December 2017        

The road to Damascus

Niall Farrell

In 2007 General Wesley Clarke revealed the Pentagon’s post-9/11 plan to overthrow “seven countries in five years: Iraq, and then Syria, Lebanon, Libya, Somalia, Sudan and, finishing off, Iran.”
     In the 7 October edition of the Tory Spectator, J. R. Bradley outlined the now failed plot against Syria: “our cynical effort [was] to install a Sunni regime in Damascus by adopting the Afghanistan playbook from the 1980s. We would train, fund and arm jihadis, foreign and domestic, in partnership with the Gulf Arab despots.” This was also confirmed recently by the former Qatari prime minister in a television interview.
     Once Syria fell, weaponry from Iran to support the anti-imperialist resistance in Lebanon, primarily Hezbollah, would be stopped, leading to an Israeli invasion of Lebanon. Next would be Tehran.
     President Obama threatened to attack Damascus in September 2013. Syria was to be the next Libya. That was why Margaretta D’Arcy and I blocked Shannon Airport’s runway, demanding “Hands off Syria.” Shannon Airport would be used to transport the weaponry destined to slaughter Syrians.
     In late October I joined international peace activists on a tour of Syria. The trip would take us to Damascus, Maaloula, Homs, and Aleppo. The group included Clare Daly TD, Mick Wallace TD, Dave Donnellan and Edward Horgan of Shannonwatch.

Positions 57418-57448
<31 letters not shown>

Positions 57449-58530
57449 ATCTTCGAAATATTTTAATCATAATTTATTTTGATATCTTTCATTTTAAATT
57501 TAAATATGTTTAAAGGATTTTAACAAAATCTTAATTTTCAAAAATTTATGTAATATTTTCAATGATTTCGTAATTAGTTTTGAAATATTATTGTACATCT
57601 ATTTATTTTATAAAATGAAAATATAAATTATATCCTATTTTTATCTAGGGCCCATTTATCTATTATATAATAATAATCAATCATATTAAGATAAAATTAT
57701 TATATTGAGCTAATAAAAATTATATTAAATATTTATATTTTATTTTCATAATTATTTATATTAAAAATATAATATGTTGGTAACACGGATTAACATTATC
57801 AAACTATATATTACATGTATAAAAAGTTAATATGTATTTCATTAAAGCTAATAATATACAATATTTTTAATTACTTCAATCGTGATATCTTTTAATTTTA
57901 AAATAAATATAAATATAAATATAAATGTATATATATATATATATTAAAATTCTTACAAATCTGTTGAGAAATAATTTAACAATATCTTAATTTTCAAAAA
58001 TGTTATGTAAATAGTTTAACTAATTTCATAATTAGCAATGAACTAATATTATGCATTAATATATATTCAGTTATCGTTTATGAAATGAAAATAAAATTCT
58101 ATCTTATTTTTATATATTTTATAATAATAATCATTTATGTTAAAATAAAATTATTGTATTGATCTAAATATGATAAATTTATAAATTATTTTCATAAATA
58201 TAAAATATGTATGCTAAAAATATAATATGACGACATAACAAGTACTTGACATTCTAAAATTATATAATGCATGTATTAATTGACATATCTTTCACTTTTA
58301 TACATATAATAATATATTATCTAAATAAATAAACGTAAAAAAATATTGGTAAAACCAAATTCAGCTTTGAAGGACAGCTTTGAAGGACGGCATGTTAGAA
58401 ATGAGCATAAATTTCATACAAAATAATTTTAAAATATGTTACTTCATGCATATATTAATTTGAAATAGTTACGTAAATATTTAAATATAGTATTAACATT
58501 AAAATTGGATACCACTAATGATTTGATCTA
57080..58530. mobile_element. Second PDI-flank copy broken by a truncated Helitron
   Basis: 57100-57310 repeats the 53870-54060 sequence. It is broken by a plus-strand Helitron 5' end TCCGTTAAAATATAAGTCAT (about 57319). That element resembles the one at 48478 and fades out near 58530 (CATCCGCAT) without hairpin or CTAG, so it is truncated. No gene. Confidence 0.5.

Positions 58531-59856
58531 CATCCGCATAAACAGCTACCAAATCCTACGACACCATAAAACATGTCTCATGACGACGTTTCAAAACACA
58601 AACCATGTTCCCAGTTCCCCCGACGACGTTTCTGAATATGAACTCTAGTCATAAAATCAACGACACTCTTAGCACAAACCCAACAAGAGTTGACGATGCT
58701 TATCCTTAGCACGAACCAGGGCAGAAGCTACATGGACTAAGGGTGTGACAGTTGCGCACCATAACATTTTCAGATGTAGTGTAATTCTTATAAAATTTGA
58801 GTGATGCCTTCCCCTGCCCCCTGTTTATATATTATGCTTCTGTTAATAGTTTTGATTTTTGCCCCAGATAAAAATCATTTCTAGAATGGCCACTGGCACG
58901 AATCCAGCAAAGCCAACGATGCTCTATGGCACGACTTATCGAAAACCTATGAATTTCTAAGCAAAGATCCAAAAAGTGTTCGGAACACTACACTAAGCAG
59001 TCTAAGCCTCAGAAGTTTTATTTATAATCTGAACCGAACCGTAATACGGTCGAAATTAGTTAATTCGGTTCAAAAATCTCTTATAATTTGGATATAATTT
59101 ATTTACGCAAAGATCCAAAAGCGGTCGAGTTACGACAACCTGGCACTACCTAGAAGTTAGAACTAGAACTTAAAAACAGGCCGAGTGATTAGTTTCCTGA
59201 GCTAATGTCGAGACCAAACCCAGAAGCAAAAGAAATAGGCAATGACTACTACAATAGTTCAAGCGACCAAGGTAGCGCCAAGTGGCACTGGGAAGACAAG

EU sanctions mean no direct flights to Syria. Therefore Beirut was our first destination on the biblical road to Damascus by taxi.
     Encountering numerous checkpoints, it was 6 p.m. and dark when we reached our hotel in Damascus’s old city. Security was tight. In the hotel we heard the distant sounds of mortar fire. A mile away two jihadist groups still occupy the suburb of Jobar.
     However, outside the hotel that Thursday evening it was like any Irish city at a weekend. The place was teeming with young people out for the night, the narrow road bumper to bumper with cars, Arab music booming.
     Thursday night is the start of the Muslim weekend. The seriously secular were letting their hair down. We retired to a beer garden. Sleeping proved difficult, not because of our proximity to the jihadists but from the noise from the neighbouring nightclubs.